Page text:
Graduate school is not the only place where the importance of networking is emphasised. Often, people say that it’s not necessarily what you do, but who you know. This expression can be a little disheartening, but it highlights the importance of building a strong network in all disciplines.
Personally, the prospect of scientific networking is a little daunting but hopefully, with further exposure and practice, I will feel less like a novice on the block and more of a polished diamond in the field of networking practice. As graduate students, we often get buried in the demands of lab and struggle to find a work-life balance. You may wonder where I am trying to go with this, but after a year struggling to find the perfect balance, I have come to realize the importance of network connections outside the realm of science. In my two years of graduate school, I have only managed to attend one science-specific networking event. If I continue this rate through my graduate school life, the number of scientific networking events will be approximately three over a five-year span! This does not look particularly promising for finding future opportunities and alternative job prospects.
However, upon reflecting on what to write for this post, I have come to realize that despite being a horrible scientific networker, I have found my network within Indianapolis has continued to grow through other mechanisms such as sports and volunteering. Finding life balancing activities has not only provided me with an essential mechanism to unwind from the demands of lab, but also provide new opportunities to find friends which ultimately expands your “network”. I have been surprised with the number of individuals I have met doing other activities who are actively involved in science. Maybe in these instances you are drawn to developing relationships solely to those in science, but I challenge you to consider expanding your network across all fields.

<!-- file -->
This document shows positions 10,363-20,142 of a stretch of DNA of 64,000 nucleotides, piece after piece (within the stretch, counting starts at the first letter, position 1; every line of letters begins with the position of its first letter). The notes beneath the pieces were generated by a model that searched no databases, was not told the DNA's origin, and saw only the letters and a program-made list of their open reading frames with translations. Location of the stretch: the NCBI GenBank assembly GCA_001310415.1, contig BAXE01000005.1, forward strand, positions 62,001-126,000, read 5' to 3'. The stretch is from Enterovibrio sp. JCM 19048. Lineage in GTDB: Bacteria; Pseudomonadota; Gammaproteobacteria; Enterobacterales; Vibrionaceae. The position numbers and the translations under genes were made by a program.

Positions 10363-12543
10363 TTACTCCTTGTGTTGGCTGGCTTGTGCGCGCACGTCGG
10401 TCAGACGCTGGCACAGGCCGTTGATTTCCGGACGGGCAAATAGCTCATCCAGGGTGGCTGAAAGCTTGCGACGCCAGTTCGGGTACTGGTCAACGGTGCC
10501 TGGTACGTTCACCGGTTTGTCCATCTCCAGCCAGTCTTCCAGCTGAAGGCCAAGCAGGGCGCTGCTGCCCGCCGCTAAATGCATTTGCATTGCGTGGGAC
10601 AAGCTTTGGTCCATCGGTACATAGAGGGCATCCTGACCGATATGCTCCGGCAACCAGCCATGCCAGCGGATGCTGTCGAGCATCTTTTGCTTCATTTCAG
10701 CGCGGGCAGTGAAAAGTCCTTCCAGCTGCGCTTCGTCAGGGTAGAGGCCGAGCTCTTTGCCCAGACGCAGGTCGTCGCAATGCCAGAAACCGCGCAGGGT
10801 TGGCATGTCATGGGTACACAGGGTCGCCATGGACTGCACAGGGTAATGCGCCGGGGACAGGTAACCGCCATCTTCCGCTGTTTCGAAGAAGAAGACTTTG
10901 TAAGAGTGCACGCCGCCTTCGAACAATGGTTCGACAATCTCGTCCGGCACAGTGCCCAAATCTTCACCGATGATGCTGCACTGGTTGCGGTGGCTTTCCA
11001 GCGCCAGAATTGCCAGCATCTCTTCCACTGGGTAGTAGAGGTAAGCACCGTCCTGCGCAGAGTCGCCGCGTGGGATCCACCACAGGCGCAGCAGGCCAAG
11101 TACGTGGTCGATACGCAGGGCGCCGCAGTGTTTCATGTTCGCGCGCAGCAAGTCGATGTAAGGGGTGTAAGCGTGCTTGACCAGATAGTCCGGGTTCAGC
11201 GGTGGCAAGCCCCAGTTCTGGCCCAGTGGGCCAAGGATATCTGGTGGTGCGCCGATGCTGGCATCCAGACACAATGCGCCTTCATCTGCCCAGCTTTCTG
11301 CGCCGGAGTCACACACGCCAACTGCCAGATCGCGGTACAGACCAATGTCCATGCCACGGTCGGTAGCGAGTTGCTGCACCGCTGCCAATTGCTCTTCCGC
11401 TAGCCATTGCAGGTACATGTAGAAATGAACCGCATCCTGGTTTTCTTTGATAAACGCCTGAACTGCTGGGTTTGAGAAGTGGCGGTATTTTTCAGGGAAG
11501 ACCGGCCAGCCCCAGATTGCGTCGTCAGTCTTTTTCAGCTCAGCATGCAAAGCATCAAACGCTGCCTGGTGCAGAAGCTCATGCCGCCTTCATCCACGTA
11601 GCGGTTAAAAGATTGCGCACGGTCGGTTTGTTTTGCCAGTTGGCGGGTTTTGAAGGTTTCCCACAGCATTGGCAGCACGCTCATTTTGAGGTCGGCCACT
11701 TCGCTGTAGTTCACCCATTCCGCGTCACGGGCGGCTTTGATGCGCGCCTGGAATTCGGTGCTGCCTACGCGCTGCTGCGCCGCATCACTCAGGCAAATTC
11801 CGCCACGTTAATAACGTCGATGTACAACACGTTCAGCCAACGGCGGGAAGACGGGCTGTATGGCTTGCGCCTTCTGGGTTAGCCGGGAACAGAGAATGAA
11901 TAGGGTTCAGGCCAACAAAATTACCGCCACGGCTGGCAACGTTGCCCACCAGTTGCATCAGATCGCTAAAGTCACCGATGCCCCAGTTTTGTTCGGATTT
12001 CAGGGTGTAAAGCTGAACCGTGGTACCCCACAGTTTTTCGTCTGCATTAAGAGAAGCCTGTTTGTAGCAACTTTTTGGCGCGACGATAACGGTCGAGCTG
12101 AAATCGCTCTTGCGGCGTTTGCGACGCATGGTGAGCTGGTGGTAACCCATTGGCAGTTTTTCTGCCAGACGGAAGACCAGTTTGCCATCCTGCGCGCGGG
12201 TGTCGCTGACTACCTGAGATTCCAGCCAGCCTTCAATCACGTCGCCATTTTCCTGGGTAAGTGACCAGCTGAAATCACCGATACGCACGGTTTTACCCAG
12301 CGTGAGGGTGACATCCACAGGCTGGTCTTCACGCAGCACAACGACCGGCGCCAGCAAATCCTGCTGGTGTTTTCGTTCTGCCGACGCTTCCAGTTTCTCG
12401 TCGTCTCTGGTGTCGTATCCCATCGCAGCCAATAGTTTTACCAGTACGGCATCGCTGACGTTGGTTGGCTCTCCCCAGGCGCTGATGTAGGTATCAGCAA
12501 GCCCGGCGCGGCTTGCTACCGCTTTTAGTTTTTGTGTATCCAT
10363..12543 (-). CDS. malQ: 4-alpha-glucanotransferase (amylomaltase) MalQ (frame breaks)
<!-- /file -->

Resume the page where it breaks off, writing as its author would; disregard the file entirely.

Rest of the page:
A couple of years ago I was introduced to the concept of the “six degrees of Kevin Bacon”. Yes, we are not celebrities in the Hollywood industry, but I believe the same principles apply to us in the science field. As you expand your network through individuals spanning a broad range of disciplines such as IT, accounting, graphic design, and other healthcare professions just to name a few, you may be surprised on the number of opportunities that come to light because of their connections. For instance, they may be able to direct you towards a suitable personal connection or an open job application that you would have never been able to find by yourself.
So, my take home message from my Indiana experience thus far is this: to expand your network outside the field of science while simultaneously reaping the rewards of finding new friends in stress relieving activities.